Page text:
TikTok faces $29 million fine for ‘failing to protect children’s privacy’ • The Register

TikTok faces a £27million fine ($29million at least) after a UK government investigation that found the Chinese media giant may have breached UK data protection laws and failed to protect children’s privacy.

The UK’s Information Commissioner’s Office (ICO) announced on Monday that it had issued a letter of intent to TikTok and its UK unit, TikTok Information Technologies, alleging the internet Goliath breached UK regulations between May 2018 and July 2020. A letter of intent precedes a possible fine governor.

However, if the ICO penalizes TikTok, the $29 million fine will likely be seen as a pure administration the tech giant, which is reported to generate billions in annual sales.

TikTok didn’t respond immediately The registry‘s request for comment.

According to the regulator’s investigation, TikTok may have processed the data of children under the age of 13 without parental consent and used “special category” data without any legal basis. This information includes ethnic and racial origin, political opinions, religious beliefs, sexual orientation, genetic and biometric data or health data.

Additionally, TikTok failed to provide information to users in an “accurate, transparent and easy-to-understand manner,” the regulator said.

“We all want children to be able to learn and experience the digital world but with adequate privacy,” said Information Commissioner John Edwards in a expression. “Companies offering digital services are required by law to take these safeguards, but our preliminary view is that TikTok has failed to meet that requirement.”

Edwards also pointed to ICO’s plans to take enforcement action against other companies.

“We are currently investigating how over 50 different online services comply with the Children’s Code and have six ongoing investigations looking at companies offering digital services that, in our initial view, do not take their responsibility for child safety seriously enough have taken,” he added.

The British “Children’s Code”, also known as age-appropriate design codeaims a secure internet for the kids by enforcing 15 standards that apps and online services must follow. It is specifically aimed at big tech names like Meta, YouTube and TikTok and will be applied to all companies, including those outside the UK, that process UK children’s personal data.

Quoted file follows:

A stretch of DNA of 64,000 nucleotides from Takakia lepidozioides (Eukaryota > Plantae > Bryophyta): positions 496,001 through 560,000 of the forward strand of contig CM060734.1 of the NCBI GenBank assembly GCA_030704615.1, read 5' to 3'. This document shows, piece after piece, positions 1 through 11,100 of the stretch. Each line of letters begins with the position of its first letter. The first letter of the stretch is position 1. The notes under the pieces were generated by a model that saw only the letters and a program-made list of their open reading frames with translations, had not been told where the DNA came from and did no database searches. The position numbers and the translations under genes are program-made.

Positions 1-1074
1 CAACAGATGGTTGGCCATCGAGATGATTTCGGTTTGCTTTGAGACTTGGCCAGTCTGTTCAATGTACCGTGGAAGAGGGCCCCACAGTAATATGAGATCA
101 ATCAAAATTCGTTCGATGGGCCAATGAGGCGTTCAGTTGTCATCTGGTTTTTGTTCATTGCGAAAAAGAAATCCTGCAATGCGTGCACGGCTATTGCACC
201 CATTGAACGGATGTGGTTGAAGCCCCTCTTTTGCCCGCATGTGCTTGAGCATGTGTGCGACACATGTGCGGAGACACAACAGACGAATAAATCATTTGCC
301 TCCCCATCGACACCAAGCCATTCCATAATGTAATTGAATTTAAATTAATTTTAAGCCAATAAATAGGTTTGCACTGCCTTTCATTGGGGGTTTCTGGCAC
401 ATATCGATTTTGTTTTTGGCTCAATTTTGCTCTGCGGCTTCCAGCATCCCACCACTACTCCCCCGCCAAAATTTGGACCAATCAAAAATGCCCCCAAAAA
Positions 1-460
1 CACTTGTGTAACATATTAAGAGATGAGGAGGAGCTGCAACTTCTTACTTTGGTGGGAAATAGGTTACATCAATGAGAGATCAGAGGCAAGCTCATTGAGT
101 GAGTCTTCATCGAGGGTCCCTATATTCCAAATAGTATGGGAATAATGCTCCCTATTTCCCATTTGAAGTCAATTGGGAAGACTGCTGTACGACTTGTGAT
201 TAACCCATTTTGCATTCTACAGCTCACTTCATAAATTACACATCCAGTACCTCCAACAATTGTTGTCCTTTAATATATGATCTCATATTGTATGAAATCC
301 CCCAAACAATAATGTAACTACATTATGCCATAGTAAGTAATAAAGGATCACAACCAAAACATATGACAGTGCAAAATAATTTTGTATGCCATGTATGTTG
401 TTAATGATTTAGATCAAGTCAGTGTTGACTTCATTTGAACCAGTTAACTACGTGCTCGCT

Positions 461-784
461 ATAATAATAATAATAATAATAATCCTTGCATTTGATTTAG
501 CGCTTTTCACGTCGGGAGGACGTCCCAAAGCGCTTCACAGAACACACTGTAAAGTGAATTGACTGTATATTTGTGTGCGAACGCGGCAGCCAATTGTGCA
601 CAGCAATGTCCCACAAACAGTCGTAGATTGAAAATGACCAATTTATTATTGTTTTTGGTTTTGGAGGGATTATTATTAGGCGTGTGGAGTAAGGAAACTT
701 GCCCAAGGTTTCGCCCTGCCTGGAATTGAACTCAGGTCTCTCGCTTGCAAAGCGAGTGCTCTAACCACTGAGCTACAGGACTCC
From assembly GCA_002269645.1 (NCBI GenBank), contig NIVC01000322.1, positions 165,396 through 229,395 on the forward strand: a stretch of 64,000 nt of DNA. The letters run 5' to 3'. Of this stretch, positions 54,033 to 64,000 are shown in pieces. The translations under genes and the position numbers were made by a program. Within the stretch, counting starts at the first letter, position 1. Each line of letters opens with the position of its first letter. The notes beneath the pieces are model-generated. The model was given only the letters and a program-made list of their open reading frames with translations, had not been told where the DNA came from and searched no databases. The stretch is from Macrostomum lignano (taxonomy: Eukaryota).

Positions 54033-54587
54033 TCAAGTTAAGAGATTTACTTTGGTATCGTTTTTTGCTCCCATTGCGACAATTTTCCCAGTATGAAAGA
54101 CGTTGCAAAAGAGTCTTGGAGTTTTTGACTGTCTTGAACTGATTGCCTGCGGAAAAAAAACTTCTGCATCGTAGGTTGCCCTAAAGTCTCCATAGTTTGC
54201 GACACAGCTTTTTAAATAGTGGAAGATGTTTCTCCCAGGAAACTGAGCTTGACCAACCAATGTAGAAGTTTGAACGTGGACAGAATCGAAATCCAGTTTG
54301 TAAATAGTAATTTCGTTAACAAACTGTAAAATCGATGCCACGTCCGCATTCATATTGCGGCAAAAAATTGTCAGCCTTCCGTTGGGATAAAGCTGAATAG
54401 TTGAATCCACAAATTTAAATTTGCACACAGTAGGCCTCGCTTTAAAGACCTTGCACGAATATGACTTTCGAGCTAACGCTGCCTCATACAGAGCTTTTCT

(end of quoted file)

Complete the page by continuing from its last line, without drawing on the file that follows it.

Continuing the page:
It’s worth mentioning California’s new child privacy law was modeled after the British version.

Carr’s TikTok as National Security Threat Tour is going to Europe

The ICO’s statement of intent comes as America’s FCC Commissioner Brendan Carr called TikTok a “national security threat” during a technology forum in Brussels with EU lawmakers.

“Far from just another app for sharing funny videos or memes – that’s just sheep’s clothing – TikTok acts as a sophisticated surveillance tool that collects large amounts of personal and sensitive data,” he claimed in prepared remarks [PDF] to European politicians in Belgium.

“And recent reports show that there is no control over whether this sensitive data is accessed from within China.”

Carr, a Republican appointee to the Federal Communications Commission and a staunch opponent of the Chinese tech company, asked Apple CEO Tim Cook and Google CEO Sundar Pichai to do so over the summer Remove TikTok app from the iOS App Store and Google Play.

Carr’s letter to the two CEOs cited previous reports on TikTok as evidence that the TikTok app currently violates App Store and Google Play policies. TikTok’s data collection accounts range from no worse than Facebookby yes, OK, staff in China can access the data of the Americans. ®

https://www.theregister.com/2022/09/26/tiktok_uk_ico_privacy/ TikTok faces $29 million fine for ‘failing to protect children’s privacy’ • The Register

Laura Coffey

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